|RE: Sociocratic decisions?||<– Date –> <– Thread –>|
|From: Rob Sandelin (floriferousemail.msn.com)|
|Date: Tue, 1 Feb 2000 22:28:00 -0700 (MST)|
There are several communities which all have different interpretations of socicracy and how it works. Sociocracy comes from the Netherlands and it's use in communities seems to vary. In most groups that claim it, It is used as sort of a representational consensus. Rather than have everyone involved in all decision making, the members choose reprentatives who form like a board of directors (usally with a different name like meta-thinkers, or Over Circle, or...This group then reaches consensus for the whole group. Some groups use small group autonomy instead, so instead of one group making decisions, there are several smaller groups arranged by function, committees which make decisions relative to a specific area. The notion common to both uses is that they define consensus (wisely in my opinion) as consent, not agreement, and instead of looking for agreement, look for principalled objections. How you define principalled objection is sort of the core here. It can be used effectively in larger groups, keeping the number of decision makers to a small enough number that you can work things out using conversations around a table, rather than trying to wade through comments and opinions (and dysfunctions) from dozens or hundreds of people. Some groups choose to elect their member representatives directly before each meeting, eg. before the meeting you have to get 24 votes from other members in order to go to the meeting. This ensures that each reprentative has the trust of the membership and that the membership is involved directly in each decision making meeting. Of course, it also means voting once a month for who is going to represent the group, which I suppose could be tiresome. In some applications this group reaches a consensus, and the remaining larger group ratifies it with, of all things, a majority vote. The difficult part about doing it well is avoiding the temptation to disenfranchise those whose voices "get in the way". It can also be easy to hand off responsibility for decision making which frees up members to criticize idiot decisions, and lay the blame on somebody else. I have seen this used mostly in groups larger than 100, although I can't think of any reason it would not work in a smaller group. Eco-Village of Loudin County is the only Cohousing-like group I have heard of that uses a flavor of this. Many groups use this method but don't call it sociocracy. For example, autonomous small group consensus decisions, with a oversite board is a fairly common decision structure. Once you get to around 50 decision makers or so, doing large group decision making is usually redefined, and you use the large group to ratify smaller groups, or to brainstorm ideas and proposals. This way you get the benefit of 50 brians without the drag of 50 egos. Rob Sandelin Northwest Intentional Communities Association Building a better society, one neighborhood at a time > -----Original Message----- > From: cohousing-l [at] freedom2.mtn.org > [mailto:cohousing-l [at] freedom2.mtn.org]On Behalf Of Todd & Betsy > Sent: Tuesday, February 01, 2000 4:47 AM > To: Multiple recipients of list > Subject: Sociocratic decisions? > > > I have just recently heard the term sociocratic decision making. It is > apparently used within more enlightened corporate structures to move > decisions more quickly than the consensus model. Does anyone have any > shorthand explanation of how it works, its value in cohousing and-or > resources for learning more? > > Todd Derkacz > Hilltop Cohousing Neighborhood > San Marcos, Texas > hilltop-cohousing.com > >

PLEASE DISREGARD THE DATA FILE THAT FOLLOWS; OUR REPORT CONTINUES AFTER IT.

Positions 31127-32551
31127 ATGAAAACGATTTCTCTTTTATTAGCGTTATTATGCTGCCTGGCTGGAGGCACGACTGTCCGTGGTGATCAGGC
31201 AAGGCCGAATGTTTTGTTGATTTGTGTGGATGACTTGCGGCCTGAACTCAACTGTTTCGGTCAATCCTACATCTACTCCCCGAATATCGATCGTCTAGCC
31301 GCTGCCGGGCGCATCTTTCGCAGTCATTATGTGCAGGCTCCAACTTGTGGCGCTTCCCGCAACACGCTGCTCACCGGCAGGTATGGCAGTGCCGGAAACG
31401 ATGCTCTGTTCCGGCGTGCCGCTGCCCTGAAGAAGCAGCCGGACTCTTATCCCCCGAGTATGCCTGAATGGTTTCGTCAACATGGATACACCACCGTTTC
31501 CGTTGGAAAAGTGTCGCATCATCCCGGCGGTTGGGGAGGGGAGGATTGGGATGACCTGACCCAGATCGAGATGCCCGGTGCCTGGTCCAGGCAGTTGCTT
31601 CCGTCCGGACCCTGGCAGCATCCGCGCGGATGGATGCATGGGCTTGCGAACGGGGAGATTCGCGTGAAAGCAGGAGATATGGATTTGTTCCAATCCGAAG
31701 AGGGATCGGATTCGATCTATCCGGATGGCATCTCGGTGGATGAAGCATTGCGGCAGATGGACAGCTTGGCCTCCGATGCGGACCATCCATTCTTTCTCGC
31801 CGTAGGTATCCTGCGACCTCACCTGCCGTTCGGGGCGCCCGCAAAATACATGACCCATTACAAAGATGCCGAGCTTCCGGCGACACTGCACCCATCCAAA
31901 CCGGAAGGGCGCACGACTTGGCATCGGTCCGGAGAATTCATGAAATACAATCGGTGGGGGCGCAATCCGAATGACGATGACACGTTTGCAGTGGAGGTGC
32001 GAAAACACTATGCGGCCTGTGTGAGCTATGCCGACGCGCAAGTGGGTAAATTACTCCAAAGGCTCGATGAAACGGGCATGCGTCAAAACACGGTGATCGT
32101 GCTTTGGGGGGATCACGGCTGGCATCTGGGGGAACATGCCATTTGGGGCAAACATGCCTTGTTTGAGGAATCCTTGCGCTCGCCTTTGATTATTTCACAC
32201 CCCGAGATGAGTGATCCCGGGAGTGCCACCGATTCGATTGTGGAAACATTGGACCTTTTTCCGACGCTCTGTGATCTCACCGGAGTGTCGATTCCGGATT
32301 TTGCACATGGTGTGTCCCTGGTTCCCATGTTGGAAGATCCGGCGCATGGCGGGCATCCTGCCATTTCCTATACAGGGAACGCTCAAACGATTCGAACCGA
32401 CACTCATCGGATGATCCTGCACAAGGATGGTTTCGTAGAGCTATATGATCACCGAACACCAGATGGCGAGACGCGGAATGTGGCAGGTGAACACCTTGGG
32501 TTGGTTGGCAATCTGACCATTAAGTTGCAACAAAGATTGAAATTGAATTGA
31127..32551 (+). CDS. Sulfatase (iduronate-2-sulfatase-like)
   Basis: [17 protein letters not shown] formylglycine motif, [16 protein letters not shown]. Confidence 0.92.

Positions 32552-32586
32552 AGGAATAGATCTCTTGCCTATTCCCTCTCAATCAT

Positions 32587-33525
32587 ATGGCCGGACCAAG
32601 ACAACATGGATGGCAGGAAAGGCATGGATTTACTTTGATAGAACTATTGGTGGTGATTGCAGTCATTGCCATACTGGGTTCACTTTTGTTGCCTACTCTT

Results generated by Tiger Technologies Web hosting using MHonArc.